Jubilee was written to celebrate the 40th anniversary of Doctor Who in 2003. Writer Robert Shearman wanted to explore how the once iconic Daleks had become over-merchandised and, frankly, unthreatening over the years. So the basic premise is the public’s perception of Doctor Who (pre-2005) and his most famous nemesis.
Essentially a prototype of Shearman’s 2005 Dalek TV script, Jubilee has some good ideas and is well acted by its small cast. It’s good to hear Colin Baker reprising his role and the fact we can’t see his garish costume makes his portrayal all the more credible (a fact not lost on an in-joke). Maggie Stables provides a welcome change from the usual companion. Her mature academic Evelyn Smythe spars well with The Doctor, enjoying something approaching intellectual parity.
Martin Jarvis’ character Rochester is reminiscent of his role in the Colin Baker TV serial Vengeance On Varos. Jarvis plays a weak leader compromised in trying to satisfy two difficult factions. Jarvis’ real-life wife Rosalind Ayres plays Rochester’s wife Miriam. Shearman somewhat overstates Miriam’s love of bunting to emphasise her eccentricity, but in turn renders the character a bit one-dimensional.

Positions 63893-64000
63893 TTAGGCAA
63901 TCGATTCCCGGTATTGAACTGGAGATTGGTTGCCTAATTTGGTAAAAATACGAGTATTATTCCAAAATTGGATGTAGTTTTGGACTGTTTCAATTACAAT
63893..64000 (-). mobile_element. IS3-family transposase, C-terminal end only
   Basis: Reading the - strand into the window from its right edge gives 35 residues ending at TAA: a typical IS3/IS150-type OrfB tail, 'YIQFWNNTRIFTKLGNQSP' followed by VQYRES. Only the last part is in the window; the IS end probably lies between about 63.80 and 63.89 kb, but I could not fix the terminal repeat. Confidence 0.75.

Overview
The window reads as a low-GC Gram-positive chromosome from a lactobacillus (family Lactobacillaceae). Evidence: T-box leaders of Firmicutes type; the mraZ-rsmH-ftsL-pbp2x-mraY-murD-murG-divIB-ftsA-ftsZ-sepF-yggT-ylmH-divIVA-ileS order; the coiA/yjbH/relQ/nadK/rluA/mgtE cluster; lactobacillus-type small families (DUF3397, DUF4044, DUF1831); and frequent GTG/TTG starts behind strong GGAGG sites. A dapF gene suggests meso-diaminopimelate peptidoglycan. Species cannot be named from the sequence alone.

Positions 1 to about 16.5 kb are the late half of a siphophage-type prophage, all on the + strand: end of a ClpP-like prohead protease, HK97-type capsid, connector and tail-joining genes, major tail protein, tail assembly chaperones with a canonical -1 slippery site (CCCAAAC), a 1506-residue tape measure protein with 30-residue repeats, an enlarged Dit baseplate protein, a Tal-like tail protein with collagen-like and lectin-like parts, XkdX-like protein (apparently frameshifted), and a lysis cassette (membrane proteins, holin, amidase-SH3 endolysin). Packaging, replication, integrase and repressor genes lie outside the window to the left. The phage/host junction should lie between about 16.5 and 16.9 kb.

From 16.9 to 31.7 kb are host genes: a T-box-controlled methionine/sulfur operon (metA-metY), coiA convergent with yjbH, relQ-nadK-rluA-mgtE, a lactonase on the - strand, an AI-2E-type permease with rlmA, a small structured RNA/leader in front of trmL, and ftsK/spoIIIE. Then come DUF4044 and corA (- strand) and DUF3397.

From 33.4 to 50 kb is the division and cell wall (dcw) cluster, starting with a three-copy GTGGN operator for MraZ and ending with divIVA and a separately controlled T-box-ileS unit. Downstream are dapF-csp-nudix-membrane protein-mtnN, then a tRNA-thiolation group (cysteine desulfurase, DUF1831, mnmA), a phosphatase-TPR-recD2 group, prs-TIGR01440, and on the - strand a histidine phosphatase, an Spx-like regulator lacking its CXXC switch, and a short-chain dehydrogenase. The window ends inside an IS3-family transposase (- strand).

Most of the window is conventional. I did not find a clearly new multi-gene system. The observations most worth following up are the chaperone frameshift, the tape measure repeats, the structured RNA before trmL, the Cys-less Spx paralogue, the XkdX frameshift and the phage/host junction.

Perhaps the best scene is the imprisoned single Dalek – all the more chilling without the visuals! Unlike the tauter TV version, this is a meandering tale which to be frank can be hard-going. Whole scenes are performed by Daleks. When not demanding or receiving orders, the Daleks sing and talk in faux cockney accents. Though amusing this soon becomes tiresome.
To be fair the first two episodes are very good and an enjoyable listen. Setting the story in two time zones – 1903 and 2003 – allows for some clever moments. The concept of the TARDIS splitting apart and The Doctor existing in two places at once is well handled. Underlying the story are some neat references to the reign of Queen Mary I, such as the prisoner in The Bloody Tower and executions on Tower Hill. The names of the protagonists Farrow and Rochester are in keeping with the Tudor period. The name Farrow was used by Blackadder II if memory serves.
A curate’s egg, then. Entertaining and clever in places, ultimately the story is overwhelmed by silliness. It evokes the Colin Baker era well in this respect. Probably a bit OTT for fans of the current version of the series. Nevertheless it’s interesting to see how a script for audio evolved into one for televison.
Big Finish Productions 2003. Release no. 40Running Time: 100 mins approx. (4 x 25 minute episodes)